IRAN ART EXHIBITION: PYROGRAPHY ART OR WOOD-BURNING IN IRAN
In this post, we will answer these questions. What is pyrography? and what is the history of pyrography? Pyrography or Pyrogravure is the art of decorating wood or other materials with burn marks due to controlled application of a hot object such as poker (a fire iron or a wire). It is also known as pokerwork or wood burning. This term means “writing with fire,” which is derived from two Greek words of pur (fire) and graphics (writing). The history of pyrography probably dates back to the fire discovery era. Pyrography art or wood-burning, as the name indicates, represents burning wood using a hot metal wire and creating new shapes, textures, and lines. The method is also used for leather burning.
The pyrography art enjoys a simple learning curve, and it is relatively cost-effective compared to the other arts. Therefore many art lovers are attracted to it. Some notable benefits of pyrography (wood burning) include cost-effectiveness and the high availability of its tools. Only by using a simple soldering iron, a piece of wood, sandpaper, and a pattern, an incredible work of art could be created. Some disadvantages of this art include lack of sufficient knowledge of people about it. So that they could not distinguish it from painting.
History of Pyrography (wood burning)
Unfortunately, The ancient art of pyrography (wood-burning) is an unknown art regarding its applications, techniques, history, and proper education, and its date origin is ambiguous. The art of modern pyrography does not have a long history because it is based on soldering iron, and it seems that its date is not more than 20 years. Probably the traditional history form of pyrography, that is by using a hot wire tool, is more than 20 years and has been used to decorate wooden artifacts all around the world. It seems that it was used in Peru 3000 years ago. It has been used to decorate artifacts like musical instruments and kitchen appliances in Europe, Asia, Australia, and America. Also, in Europe, pyrography has emerged in Renascence and medieval eras.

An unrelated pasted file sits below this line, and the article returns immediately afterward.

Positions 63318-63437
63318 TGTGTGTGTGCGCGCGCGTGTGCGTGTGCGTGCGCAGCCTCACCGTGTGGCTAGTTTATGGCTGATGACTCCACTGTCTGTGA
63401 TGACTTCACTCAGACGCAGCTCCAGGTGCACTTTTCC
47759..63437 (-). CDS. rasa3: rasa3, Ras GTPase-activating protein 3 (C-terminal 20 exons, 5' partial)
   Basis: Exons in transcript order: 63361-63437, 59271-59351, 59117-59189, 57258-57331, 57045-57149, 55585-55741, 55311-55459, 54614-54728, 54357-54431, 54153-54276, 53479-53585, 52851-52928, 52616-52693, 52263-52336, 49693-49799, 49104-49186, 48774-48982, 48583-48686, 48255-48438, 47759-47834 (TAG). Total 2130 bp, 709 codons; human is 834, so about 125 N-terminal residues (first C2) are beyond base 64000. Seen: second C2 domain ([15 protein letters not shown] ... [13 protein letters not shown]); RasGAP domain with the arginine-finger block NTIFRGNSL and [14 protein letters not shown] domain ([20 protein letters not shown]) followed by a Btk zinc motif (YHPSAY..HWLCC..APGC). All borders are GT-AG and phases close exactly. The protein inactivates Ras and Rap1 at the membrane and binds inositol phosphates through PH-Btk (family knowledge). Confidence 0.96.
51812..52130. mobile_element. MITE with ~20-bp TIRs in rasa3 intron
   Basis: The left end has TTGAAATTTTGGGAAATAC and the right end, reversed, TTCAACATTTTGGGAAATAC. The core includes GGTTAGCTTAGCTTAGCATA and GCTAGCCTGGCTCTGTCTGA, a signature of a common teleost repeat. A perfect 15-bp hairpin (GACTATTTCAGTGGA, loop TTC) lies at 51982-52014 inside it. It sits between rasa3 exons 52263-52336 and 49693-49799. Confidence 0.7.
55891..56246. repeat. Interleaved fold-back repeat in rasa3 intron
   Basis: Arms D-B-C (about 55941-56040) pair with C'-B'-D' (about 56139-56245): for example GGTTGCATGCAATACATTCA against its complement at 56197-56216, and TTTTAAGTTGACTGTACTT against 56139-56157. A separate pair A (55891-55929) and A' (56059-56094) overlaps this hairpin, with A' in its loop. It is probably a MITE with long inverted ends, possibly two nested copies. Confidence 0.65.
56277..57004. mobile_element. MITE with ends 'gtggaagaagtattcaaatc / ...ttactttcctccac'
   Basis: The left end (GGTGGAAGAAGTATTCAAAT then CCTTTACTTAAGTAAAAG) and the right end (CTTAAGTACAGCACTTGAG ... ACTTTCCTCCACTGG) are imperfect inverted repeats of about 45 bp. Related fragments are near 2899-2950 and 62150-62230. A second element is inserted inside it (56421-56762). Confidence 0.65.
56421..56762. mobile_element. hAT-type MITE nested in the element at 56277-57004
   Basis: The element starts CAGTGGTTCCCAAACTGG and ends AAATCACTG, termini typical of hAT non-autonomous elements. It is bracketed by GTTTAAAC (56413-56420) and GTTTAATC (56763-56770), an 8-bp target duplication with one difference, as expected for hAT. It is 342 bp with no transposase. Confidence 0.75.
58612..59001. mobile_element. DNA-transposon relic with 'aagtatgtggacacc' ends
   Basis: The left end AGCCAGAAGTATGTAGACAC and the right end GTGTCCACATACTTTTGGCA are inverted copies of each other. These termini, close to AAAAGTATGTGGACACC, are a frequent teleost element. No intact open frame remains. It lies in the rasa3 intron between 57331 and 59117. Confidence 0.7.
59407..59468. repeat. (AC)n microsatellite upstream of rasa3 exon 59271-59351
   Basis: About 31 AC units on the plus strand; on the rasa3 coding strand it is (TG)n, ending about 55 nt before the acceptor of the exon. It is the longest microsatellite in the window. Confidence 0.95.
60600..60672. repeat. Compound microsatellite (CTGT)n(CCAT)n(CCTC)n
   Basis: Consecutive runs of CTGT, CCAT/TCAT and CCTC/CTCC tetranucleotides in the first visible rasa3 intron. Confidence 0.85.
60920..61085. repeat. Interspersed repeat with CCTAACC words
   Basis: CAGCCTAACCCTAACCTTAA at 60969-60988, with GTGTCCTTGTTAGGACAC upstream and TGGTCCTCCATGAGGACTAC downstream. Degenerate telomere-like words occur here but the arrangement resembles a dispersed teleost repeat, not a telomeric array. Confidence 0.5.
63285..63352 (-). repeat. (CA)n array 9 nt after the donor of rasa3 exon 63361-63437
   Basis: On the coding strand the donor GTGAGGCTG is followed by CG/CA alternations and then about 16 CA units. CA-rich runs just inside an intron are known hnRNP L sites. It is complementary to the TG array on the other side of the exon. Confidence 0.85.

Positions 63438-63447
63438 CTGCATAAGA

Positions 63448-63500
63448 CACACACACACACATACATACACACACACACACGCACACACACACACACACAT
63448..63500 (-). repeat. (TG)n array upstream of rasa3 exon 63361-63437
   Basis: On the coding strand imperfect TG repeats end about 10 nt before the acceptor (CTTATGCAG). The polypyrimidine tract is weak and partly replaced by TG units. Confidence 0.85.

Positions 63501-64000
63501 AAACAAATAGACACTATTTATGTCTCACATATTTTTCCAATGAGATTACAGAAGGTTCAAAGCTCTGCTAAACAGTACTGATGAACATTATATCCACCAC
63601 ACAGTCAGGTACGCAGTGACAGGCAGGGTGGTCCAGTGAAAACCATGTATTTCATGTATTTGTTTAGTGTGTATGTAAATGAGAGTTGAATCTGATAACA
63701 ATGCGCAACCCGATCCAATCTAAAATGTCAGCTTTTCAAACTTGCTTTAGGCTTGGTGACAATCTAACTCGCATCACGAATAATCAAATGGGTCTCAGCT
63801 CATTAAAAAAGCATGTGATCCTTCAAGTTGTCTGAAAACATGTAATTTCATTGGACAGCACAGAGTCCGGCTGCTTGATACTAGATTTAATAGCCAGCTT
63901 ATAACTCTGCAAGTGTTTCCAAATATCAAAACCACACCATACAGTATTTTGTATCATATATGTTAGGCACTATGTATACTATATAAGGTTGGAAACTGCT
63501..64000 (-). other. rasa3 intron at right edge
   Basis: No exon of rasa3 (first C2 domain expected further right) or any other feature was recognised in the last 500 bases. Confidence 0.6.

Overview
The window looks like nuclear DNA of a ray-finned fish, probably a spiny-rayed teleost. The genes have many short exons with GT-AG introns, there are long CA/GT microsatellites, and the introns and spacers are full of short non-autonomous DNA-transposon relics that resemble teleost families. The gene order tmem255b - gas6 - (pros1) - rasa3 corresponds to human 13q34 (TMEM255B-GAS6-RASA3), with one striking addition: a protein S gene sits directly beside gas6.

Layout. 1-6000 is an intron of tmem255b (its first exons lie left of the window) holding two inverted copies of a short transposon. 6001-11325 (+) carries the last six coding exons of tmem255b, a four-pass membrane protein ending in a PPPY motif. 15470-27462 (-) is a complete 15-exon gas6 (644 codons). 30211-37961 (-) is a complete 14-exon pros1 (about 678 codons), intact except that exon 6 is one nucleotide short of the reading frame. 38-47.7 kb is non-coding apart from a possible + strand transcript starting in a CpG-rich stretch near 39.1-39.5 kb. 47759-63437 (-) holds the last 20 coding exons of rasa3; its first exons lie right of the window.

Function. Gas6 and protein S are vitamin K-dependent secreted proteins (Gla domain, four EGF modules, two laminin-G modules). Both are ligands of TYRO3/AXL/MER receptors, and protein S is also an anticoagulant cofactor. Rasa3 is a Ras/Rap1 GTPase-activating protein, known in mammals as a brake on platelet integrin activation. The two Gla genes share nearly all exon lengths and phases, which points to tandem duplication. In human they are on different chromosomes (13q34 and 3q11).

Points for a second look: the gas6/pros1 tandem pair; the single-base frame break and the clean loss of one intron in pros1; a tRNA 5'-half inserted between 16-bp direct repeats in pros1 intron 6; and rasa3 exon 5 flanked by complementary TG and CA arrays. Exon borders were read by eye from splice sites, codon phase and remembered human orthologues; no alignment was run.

History of Pyrography (wood burning) in Iran
The art of leather burning dates back to the Safavid dynasty. In this era, art was applied on the cover of the Quran and valuable handwritten books. Between the extinction of the Safavid dynasty to Qajar era, this art was forgotten. Of course, in a similar form, the negative and positive brass molds were used to create leather covers, that only heat was used to create patterns by deforming leather using embossed and dented tools. The creators of traditional instruments used the method to decorate them and imprint the master builder on them using hot metal stamps.
Today, pyrography (wood burning) has turned into an art and a custom and includes using a hot tip or wire to burn a precise pattern on natural materials like leather or wood in a controlled manner. Burning could be achieved by the special pyrography tools of used tip type, temperature, or the iron application method. A tool with a solid point (like a soldering iron) or a hot wire tool could be used for that.
IRAN ART EXHIBITION: Pyrography, also known as Pyrogravure, is an art with a long history. In this art, as its name suggests, wood is burned with molten metal and designs are created on it.
Evidence such as a wooden shoulder and door discovered in the burnt city show the presence of this art in ancient Iran. But this art can not be considered limited to our country, and in countries such as Peru and Greece, the art of pyrography has been popular. But if we want to introduce the origin of this art, according to the evidence that remains from 5000 years ago, we can not think of any country except Iran. Despite its 3,000-year-old art in Peru, the country is still known for its origins.